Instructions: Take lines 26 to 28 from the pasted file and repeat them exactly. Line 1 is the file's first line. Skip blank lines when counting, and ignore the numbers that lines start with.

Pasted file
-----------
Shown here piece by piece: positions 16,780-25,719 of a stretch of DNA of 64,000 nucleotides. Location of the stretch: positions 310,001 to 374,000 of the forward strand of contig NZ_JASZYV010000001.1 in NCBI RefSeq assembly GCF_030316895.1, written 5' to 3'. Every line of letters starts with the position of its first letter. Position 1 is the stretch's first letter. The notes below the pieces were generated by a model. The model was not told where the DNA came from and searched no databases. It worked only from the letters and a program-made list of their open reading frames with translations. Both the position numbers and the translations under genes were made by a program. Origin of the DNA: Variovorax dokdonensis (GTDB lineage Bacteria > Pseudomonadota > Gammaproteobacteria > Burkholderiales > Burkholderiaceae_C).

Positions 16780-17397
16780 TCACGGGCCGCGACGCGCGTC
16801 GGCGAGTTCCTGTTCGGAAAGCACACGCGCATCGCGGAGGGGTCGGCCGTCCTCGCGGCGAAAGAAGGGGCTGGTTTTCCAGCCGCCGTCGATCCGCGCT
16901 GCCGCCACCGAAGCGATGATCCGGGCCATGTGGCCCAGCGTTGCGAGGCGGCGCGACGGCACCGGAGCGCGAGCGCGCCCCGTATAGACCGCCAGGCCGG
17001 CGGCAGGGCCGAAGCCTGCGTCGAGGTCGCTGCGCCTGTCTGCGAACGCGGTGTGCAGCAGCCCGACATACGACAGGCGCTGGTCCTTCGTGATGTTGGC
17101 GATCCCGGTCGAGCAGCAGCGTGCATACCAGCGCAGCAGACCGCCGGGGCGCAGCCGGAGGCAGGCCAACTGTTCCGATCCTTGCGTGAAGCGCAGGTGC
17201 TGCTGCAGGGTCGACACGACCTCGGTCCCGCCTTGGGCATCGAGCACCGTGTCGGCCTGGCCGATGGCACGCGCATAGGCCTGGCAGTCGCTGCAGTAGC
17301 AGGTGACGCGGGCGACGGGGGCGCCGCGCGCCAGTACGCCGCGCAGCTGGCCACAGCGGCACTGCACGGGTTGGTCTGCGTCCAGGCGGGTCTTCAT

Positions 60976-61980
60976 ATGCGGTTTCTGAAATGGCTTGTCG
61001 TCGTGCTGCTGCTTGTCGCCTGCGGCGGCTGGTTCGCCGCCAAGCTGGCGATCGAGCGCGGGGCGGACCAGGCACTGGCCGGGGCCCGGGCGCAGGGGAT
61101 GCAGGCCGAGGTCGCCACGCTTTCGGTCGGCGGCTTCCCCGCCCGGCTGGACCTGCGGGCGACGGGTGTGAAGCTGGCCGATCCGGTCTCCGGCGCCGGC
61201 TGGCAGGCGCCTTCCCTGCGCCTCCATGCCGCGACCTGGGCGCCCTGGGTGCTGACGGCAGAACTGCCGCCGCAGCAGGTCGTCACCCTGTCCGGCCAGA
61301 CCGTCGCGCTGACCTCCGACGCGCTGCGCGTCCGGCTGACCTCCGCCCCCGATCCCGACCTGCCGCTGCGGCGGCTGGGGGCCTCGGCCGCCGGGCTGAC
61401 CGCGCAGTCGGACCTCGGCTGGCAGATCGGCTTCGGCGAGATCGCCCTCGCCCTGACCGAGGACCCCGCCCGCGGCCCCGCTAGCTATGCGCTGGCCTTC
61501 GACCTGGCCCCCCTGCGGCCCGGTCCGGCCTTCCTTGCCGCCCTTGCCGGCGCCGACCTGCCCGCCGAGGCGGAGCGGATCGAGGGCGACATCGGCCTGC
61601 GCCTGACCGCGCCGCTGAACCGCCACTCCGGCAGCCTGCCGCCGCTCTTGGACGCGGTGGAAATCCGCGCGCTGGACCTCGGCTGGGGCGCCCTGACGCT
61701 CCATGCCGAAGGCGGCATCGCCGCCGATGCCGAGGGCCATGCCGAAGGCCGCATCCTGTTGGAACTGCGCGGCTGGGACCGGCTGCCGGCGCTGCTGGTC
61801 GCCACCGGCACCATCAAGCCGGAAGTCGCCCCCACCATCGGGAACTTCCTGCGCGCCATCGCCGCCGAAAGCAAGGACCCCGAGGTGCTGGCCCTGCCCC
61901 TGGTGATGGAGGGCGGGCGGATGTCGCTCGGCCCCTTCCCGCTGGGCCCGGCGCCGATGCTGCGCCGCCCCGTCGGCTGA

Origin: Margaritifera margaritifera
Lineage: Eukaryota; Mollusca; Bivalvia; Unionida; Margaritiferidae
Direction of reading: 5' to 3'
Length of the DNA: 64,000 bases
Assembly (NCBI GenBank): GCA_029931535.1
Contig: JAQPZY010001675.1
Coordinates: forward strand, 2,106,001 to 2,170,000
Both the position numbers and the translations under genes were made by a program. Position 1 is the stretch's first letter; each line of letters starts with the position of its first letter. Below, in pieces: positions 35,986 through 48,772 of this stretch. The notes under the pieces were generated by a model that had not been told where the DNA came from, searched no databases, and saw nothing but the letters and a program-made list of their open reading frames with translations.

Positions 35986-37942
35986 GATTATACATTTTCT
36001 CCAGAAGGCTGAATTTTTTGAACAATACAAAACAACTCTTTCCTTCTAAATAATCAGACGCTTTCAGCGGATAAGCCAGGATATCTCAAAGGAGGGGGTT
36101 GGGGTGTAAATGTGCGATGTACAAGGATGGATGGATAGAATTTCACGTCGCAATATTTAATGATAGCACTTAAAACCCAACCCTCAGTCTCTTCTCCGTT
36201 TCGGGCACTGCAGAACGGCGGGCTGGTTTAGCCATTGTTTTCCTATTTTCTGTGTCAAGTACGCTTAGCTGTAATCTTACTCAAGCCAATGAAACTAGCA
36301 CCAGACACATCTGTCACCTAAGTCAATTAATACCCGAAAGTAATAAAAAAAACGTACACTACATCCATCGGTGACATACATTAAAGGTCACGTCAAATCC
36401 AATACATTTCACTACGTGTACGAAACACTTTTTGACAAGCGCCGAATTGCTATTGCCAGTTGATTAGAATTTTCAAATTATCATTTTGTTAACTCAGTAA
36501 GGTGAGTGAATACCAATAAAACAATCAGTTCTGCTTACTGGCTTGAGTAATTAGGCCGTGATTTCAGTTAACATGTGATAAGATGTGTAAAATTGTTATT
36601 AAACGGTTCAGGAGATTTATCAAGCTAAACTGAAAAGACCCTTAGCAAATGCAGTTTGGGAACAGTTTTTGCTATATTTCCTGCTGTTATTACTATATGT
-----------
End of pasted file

Assembly (NCBI GenBank): GCA_029931535.1
Contig: JAQPZY010001675.1
Coordinates: forward strand, 2,106,001 to 2,170,000